Effects of slow deep breathing at high altitude on oxygen saturation, pulmonary and systemic hemodynamics

PLoS One. 2012;7(11):e49074. doi: 10.1371/journal.pone.0049074. Epub 2012 Nov 12.


Slow deep breathing improves blood oxygenation (Sp(O2)) and affects hemodynamics in hypoxic patients. We investigated the ventilatory and hemodynamic effects of slow deep breathing in normal subjects at high altitude. We collected data in healthy lowlanders staying either at 4559 m for 2-3 days (Study A; N = 39) or at 5400 m for 12-16 days (Study B; N = 28). Study variables, including Sp(O2) and systemic and pulmonary arterial pressure, were assessed before, during and after 15 minutes of breathing at 6 breaths/min. At the end of slow breathing, an increase in Sp(O2) (Study A: from 80.2±7.7% to 89.5±8.2%; Study B: from 81.0±4.2% to 88.6±4.5; both p<0.001) and significant reductions in systemic and pulmonary arterial pressure occurred. This was associated with increased tidal volume and no changes in minute ventilation or pulmonary CO diffusion. Slow deep breathing improves ventilation efficiency for oxygen as shown by blood oxygenation increase, and it reduces systemic and pulmonary blood pressure at high altitude but does not change pulmonary gas diffusion.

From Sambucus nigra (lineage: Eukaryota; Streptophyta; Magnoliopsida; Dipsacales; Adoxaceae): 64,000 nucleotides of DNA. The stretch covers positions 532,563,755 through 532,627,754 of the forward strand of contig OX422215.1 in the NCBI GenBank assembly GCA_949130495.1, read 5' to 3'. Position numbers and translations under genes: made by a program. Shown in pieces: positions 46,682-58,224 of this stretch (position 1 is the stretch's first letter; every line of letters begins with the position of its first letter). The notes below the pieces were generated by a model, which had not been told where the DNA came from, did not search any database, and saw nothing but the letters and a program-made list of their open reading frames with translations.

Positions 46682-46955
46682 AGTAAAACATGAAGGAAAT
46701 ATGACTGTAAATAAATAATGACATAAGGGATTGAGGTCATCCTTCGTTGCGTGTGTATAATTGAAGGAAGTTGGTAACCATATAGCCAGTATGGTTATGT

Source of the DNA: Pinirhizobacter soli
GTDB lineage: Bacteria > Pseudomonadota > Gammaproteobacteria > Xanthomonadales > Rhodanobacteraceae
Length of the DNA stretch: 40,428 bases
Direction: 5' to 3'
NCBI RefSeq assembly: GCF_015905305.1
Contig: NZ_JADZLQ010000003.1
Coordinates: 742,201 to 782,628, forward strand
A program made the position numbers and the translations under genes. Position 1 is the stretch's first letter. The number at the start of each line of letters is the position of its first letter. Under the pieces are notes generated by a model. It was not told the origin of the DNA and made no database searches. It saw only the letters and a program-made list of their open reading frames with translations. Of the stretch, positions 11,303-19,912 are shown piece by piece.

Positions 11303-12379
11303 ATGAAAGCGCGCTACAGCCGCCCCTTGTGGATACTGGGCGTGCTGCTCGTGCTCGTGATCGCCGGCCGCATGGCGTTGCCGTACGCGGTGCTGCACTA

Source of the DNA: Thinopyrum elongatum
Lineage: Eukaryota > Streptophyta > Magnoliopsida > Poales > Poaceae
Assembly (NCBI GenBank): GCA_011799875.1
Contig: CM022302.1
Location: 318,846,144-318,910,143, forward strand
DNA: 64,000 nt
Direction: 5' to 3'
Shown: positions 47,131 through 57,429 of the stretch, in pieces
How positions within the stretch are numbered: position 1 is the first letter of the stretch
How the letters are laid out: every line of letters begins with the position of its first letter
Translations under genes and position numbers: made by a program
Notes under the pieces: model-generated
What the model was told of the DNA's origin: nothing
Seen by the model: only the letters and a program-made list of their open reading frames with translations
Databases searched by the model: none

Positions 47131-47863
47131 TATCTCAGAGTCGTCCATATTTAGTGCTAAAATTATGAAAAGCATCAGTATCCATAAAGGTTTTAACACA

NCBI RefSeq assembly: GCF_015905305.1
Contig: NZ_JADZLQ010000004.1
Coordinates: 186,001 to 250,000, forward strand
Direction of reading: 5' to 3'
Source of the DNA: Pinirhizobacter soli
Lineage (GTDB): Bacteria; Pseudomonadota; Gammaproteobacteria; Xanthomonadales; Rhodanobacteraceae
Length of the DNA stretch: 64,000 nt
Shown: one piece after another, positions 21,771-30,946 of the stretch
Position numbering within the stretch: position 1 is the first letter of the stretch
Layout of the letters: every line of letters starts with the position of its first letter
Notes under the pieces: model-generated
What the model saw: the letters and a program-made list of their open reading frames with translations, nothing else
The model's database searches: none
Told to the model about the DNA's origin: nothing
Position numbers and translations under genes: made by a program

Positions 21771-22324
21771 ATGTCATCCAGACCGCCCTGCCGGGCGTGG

Publication types

  • Clinical Trial
  • Research Support, Non-U.S. Gov't

MeSH terms

  • Altitude*
  • Carbon Dioxide / metabolism
  • Exercise
  • Female
  • Hemodynamics / physiology*
  • Humans
  • Italy
  • Lung / physiology*
  • Male
  • Nepal
  • Oxygen / blood
  • Oxygen / metabolism*
  • Partial Pressure
  • Pulmonary Ventilation / physiology
  • Respiration*


  • Carbon Dioxide
  • Oxygen

Grant support

Study A was supported by institutional funds of Istituto Auxologico Italiano, while Study B was supported with an unrestricted grant from Boehringer-Ingelheim Germany and Banca Intesa San Paolo, Milan, Italy. Sapio Life Italy s.r.l., GE Healthcare, and Intercure Ltd. supplied the devices necessary for this study free of charge. The funders had no role in study design, data collection and analysis, decision to publish, or preparation of the manuscript.